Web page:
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2021 Won’t Solve Our Loneliness

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By Megan Dickerson

We can all agree that 2020 was awful. We started the year with wildfires in Australia, moved swiftly to a global pandemic, added a divisive election, and then murder hornets for good measure.  The plot twists from last year have been more ridiculous than a horribly written SciFi novel.

Beyond the ridiculous was the deep revealing of what many of us had tried to ignore for too long: racial discrimination, health care disparity, educational challenges and the reality of poverty in our nation. While this was happening on a global or national level, it doesn’t even touch what each of us endured on a personal level.

Last year, I had friends experience job loss, baby loss, friend loss or the death of loved ones. It was a year where everyone was affected in life-shaking ways. But the one theme I’ve heard over and over again is a deep sense of loneliness. I’ve heard it from single friends, I’ve heard it from married friends longing for children and I’ve felt it as a mom of four. I’m certainly surrounded by people, but loneliness continues to creep into my life.

Only Jesus can bring wholeness.

The Loneliness Remains

While I would love to say that 2020 is over and we’ll never have this kind of struggle again, I know the struggle is not over yet. I also know that even when our situation changes, the loneliness can remain. I know because it’s followed me. I have a great marriage and fantastic kids, but I can still feel lonely and ignored. I’m sure you can relate because loneliness isn’t always about the people around us; loneliness is about our hearts before the Lord.

I have acted out of a belief that my loneliness would be solved by getting married or by having a baby or maybe finding the right friends or the right job. While those desires are for good things, they can’t solve our loneliness. The only thing that will truly satisfy our deepest longings is to allow ourselves to be most satisfied in Christ alone.

Maybe you’ve heard C.S. Lewis’s illustration of having a God-shaped hole in your heart. The idea is that we all have a hole in our heart that can only be completely filled by God. We try to stuff other things in there, a husband or a friend, but it never really works. Because only Jesus can bring wholeness.

I have been greatly impacted by John Piper’s statement that “God is most glorified in us when we are most satisfied in him.” I think it might be true. God is glorified in us when we are most satisfied in him because it means that we have set aside our idols. We have chosen to be satisfied with God instead of whatever else we’re trying to fill our God-shaped hole with.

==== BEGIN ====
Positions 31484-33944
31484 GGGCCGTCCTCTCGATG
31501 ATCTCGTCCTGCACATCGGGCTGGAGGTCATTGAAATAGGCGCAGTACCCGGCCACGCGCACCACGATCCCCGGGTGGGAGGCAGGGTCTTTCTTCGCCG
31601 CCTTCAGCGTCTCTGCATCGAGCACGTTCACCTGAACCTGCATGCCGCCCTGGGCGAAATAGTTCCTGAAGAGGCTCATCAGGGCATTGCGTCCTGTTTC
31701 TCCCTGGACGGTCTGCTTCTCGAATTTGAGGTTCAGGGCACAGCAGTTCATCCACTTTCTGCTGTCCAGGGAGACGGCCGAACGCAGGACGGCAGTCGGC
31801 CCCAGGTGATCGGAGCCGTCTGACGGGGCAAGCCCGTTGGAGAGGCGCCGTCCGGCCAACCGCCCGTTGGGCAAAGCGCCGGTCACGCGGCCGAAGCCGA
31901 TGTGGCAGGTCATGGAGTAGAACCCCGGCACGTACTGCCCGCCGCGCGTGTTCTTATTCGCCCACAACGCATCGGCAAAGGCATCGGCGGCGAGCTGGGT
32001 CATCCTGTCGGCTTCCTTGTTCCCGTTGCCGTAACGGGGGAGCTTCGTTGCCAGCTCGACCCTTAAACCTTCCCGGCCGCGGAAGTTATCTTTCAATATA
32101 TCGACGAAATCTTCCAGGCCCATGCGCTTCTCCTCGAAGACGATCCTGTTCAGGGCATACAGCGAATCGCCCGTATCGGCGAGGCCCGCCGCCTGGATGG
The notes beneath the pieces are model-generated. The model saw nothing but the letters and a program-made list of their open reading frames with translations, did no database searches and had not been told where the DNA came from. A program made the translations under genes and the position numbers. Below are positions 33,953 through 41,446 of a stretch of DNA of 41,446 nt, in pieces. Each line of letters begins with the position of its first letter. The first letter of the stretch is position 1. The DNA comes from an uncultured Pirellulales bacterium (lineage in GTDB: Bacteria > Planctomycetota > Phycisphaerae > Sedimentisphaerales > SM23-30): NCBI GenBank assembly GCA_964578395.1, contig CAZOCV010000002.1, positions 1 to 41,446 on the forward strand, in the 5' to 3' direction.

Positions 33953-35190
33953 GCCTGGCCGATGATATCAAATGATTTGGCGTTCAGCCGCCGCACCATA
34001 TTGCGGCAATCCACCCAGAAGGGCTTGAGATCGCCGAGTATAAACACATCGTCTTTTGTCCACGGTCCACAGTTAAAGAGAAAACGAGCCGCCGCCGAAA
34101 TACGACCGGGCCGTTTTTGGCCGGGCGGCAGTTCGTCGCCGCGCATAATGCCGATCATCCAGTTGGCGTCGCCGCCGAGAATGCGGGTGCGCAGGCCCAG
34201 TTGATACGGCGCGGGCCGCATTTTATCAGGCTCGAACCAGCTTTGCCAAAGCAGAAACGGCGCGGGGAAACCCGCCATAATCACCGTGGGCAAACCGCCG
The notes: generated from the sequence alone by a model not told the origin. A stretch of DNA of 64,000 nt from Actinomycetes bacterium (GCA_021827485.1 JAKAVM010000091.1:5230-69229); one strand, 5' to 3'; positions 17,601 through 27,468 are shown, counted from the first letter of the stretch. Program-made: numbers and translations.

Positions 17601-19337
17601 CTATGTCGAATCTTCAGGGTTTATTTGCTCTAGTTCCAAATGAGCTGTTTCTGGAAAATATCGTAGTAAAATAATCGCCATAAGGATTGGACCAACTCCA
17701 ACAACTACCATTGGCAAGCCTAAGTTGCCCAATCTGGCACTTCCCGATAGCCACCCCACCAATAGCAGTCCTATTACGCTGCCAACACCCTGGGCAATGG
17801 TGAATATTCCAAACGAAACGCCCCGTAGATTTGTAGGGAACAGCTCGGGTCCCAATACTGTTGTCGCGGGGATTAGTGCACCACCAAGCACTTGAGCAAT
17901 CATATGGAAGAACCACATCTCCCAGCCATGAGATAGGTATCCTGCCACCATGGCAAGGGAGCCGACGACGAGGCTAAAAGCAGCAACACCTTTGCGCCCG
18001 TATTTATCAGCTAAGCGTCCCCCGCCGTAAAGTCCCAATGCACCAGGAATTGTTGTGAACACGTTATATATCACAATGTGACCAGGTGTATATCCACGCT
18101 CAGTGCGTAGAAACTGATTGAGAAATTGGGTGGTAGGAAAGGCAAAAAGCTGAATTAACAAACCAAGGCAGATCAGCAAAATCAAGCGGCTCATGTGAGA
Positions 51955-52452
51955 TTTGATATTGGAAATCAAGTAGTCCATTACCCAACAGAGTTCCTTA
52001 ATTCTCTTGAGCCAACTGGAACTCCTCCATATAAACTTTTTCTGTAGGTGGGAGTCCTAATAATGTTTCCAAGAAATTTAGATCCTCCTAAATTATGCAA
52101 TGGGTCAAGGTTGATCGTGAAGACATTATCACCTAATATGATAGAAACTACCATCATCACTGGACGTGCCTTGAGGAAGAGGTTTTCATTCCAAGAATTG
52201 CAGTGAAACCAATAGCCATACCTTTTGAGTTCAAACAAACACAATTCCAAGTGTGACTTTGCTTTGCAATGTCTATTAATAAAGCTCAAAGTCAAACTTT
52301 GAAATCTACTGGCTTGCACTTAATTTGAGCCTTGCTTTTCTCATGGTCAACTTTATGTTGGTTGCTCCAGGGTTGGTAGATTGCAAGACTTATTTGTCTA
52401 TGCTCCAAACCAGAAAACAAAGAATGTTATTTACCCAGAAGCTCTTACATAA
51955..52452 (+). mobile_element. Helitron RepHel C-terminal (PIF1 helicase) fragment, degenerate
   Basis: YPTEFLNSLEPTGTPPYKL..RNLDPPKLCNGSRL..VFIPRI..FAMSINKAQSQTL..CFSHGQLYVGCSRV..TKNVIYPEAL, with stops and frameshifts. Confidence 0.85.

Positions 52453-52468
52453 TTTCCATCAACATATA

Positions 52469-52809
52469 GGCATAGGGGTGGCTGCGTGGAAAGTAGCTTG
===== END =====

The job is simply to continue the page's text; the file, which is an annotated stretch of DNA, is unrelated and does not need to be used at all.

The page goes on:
Uncovering our idols is rarely pleasant but always worth it.

Finding Satisfaction in Christ

But I hear you already, that you’re still lonely. What should you do about it? How do you find your satisfaction in Christ alone? Well, I’ve learned some things in the revealing year that was 2020 and I hope they can help you in 2021.

  • Ask God to reveal to you where you’ve been trying to go to satisfy your loneliness. Husband? Baby? Friend? Maybe it’s recognition or the right job? Or busyness so you avoid feeling your loneliness? Asking this question isn’t fun. Uncovering our idols is rarely pleasant but always worth it. Confess them to the Lord and look for ways to turn from them and turn towards Jesus.
  • Remember that you’re not alone. Jesus told us himself that he would send a helper, and he has. Not only that, but it is better for us that Jesus would go away so that the helper could come (John 16:7). He has sent the Spirit himself! The Holy Spirit has come, and he indwells God’s people, uniting them to Christ. You’re not alone. You have a helper, a comforter, an advocate in the Spirit who lives in the Christian.
  • Remember Christ’s body, the church. When I feel lonely and hurt, my tendency is to withdraw from my brothers and sisters in Christ. I expect them to read my mind and chase after me. As you would suspect, it never works out that way. When I miss the community of Christ’s body, it is up to me to go find it. I have to be vulnerable and willing to get hurt. I have to seek after friendship.

One of the many lessons we’ve had to learn this past year is that we can’t know what will happen next. Hopefully 2021 will be better than 2020, but we can’t rest our hope in a new year. We can’t rely on a change of circumstance to bring an end to our loneliness. But we can rest our hope on Jesus, and we can rely fully on him.

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Megan Dickerson

Grant Administrator

Megan Dickerson serves as the Grant Administrator in the CFC. She holds an MA in Biblical Counseling from SBTS and is a current ThM student at SEBTS along with her husband Drew. Megan and Drew live in Wake Forest with their 4 children.

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